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Make It Safe, Keep It Safe Food Safety Education UC ANR Staff and Volunteers. Food Safety - Why the Fuss?. Estimates of foodborne illnesses in the U.S. each year. 76 million people become ill 325,000 people are hospitalized 5,000 people die. Source: Centers for Disease Control, 2006.

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food safety why the fuss
Food Safety - Why the Fuss?

Estimates of foodborne illnesses in the U.S. each year

  • 76 million people become ill
  • 325,000 people are hospitalized
  • 5,000 people die

Source: Centers for Disease Control, 2006

slide4

Food Safety - Why the Fuss?

  • Help your clients, volunteers, and staff stay healthy
  • Less risk for your agency, medical problems, legal action law suits, and bad feelings

Safe food practices

add up to less risk!

food safety training
Food Safety Training

Who recommends a basic knowledge of food safety ?

  • Food & Drug Administration
  • United States Department of Agriculture
  • State and Local Health Departments
slide6

Why Gamble With Your Health?

  • You can become ill in ½ hour to 6 weeks after eating unsafe foods
slide8

Possible More Severe Conditions

Meningitis

Dehydration(sometimes severe)

Paralysis

people with a higher risk of foodborne illness
People With A Higher Risk Of Foodborne Illness

Infants

Young children andolder adults

Pregnantwomen

People with weakened immune

systems & some chronic diseases

what is foodborne illness
What is Foodborne Illness?

It is an illness caused by the consumption of a contaminated food

contamination
Contamination

...is the presence of harmful substances or conditions in food that can cause illness or injury to people who eat unsafe food

foodborne hazards
Foodborne Hazards
  • Physical
  • Chemical
  • Biological
slide14

Physical Hazards

Foreign objects can cause illness or injury

more physical hazards
More Physical Hazards
  • Toothpicks
  • Metal shavings
  • Glass fragments
  • Jewelry
  • Adhesive bandages
chemical hazards
Chemical Hazards
  • Cleaning Solutions
  • Insecticides
biological hazards
Biological Hazards
  • Bacteria
  • Viruses
  • Parasites

Bacteria are the most reported cause of foodborne illness

u s foodborne disease cases by known etiology 2005
U. S. Foodborne Disease Cases by Known Etiology(2005)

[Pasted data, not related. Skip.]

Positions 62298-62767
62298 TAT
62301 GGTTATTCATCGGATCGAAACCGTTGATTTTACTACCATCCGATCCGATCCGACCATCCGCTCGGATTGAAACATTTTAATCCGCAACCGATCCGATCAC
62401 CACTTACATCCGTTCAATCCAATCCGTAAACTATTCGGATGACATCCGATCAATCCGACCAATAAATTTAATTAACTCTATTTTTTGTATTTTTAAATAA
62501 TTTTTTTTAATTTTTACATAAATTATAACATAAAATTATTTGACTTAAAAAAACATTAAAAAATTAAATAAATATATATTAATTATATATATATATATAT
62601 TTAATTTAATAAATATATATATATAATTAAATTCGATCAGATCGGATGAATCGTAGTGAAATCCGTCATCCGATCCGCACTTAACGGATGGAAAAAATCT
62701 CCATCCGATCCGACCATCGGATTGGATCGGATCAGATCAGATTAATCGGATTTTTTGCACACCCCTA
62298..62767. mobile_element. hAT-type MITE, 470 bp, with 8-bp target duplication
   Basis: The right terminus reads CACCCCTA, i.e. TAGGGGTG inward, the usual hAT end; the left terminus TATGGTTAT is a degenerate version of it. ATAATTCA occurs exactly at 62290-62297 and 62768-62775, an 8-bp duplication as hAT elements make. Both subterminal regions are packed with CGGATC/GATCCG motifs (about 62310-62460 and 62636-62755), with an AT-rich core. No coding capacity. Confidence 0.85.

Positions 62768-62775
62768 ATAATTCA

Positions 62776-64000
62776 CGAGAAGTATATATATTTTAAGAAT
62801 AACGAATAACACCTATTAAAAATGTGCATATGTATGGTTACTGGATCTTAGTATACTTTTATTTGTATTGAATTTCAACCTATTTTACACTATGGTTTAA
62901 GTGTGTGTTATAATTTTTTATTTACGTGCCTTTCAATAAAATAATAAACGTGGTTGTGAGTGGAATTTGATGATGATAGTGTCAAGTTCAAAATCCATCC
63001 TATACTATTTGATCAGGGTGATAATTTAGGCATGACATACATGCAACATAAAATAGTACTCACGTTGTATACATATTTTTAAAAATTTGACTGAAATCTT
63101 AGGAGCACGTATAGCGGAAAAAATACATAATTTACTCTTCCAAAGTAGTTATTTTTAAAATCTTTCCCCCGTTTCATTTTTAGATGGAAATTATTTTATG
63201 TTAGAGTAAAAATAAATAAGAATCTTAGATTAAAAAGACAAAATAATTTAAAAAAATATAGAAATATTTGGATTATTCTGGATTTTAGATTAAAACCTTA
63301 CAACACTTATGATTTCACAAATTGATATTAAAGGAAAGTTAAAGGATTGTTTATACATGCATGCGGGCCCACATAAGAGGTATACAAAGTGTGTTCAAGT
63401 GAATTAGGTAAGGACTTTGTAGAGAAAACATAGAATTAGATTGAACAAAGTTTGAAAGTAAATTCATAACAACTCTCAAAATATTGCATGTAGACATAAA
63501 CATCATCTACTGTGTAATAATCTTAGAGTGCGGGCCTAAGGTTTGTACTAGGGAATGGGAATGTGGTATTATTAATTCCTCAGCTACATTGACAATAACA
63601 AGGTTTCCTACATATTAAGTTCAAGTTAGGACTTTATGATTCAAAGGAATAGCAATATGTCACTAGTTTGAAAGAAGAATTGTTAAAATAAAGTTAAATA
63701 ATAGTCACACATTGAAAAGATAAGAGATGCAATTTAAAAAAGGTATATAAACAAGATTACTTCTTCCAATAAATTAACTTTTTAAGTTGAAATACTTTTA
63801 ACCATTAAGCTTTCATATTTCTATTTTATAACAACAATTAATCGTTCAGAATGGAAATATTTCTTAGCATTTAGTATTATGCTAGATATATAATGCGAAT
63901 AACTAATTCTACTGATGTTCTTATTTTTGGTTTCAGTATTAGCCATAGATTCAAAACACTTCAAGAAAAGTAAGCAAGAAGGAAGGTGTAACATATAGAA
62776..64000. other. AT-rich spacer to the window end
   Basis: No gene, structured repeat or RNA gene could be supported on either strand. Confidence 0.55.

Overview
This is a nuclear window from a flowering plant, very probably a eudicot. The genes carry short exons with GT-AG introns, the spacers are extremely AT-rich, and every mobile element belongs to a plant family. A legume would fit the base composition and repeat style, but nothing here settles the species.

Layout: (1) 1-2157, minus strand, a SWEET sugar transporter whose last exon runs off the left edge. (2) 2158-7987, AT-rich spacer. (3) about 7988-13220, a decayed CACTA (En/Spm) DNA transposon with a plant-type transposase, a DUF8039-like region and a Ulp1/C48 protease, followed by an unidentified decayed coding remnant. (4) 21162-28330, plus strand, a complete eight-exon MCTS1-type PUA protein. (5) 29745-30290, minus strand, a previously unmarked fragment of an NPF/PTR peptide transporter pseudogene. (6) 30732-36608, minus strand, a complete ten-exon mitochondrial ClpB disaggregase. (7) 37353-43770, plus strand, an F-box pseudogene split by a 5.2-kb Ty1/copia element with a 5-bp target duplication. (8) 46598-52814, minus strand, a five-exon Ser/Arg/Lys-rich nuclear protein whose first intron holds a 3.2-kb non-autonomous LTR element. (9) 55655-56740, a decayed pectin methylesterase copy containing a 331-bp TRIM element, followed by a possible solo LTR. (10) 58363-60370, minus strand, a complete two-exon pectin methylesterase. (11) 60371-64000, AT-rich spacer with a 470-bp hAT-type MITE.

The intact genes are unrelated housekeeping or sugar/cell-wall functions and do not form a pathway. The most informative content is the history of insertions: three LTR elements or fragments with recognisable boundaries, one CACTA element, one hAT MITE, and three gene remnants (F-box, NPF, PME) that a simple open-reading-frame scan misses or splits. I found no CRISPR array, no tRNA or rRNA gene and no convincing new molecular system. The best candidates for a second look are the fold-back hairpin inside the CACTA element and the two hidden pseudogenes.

Outbreak Surveillance Annual Reports, 2005,

Centers for Disease Control and Prevention

slide20

Water

Air

Dirt

Insects

Animals

Sources of Microorganisms

Food Handlers

Packaging Material

Raw Ingredients

Surfaces

foods that bacteria contaminate
Foods that Bacteria Contaminate
  • High moisture content
  • High protein content
  • Cut fruits & veggies
slide23

Even if tasting would tell …why risk getting sick?

  • Even a “tiny taste” can make you sick
  • As few as 10 bacteria can cause foodborne illnesses!
four steps to prevent foodborne illness
Four Steps to Prevent Foodborne Illness

The 2005 USDA Dietary Guidelines give four steps to prevent foodborne illness.

http://www.health.gov/dietaryguidelines/dga2005/recommendations.htm

slide25

4 Steps to Food Safety

  • Clean
  • Separate
  • Cook
  • Chill
slide26

Section 3A – Step One: Clean

  • Clean: Clean vs. Sanitary
  • Hand Washing & Personal Hygiene
  • Utensils & Surfaces
  • Disinfect Solution
  • Fruits & Vegetables
  • Activities
  • Handwashing—Glo Germ
  • Portable Handwashing Station
  • Disinfect Solution—mix and demo
  • Continue Chilling Activity
  • Continue Bacteria Multiplication Activity
slide27

Step 1: CLEAN

Clean:

  • Hands
  • Utensils
  • Surfaces
  • Fruits &Vegetables

Do NOT wash or rinse meat and poultry as this could spread bacteria to other foods

clean fruits vegetables
Clean Fruits & Vegetables
  • Wash with cold, running water
  • Scrub the outside with a CLEAN vegetable brush
  • Do NOT use soap or other cleaners
clean and sanitary
Clean and Sanitary

Sanitary

  • Reducing the number of disease-causing organisms on the surface of equipment and utensils to safe levels

Clean

  • Remove soil from the surfaces of equipment and utensils
slide30

Good Personal Hygiene

...is essential for people who work with foods

slide31

Good Personal Hygiene Requires: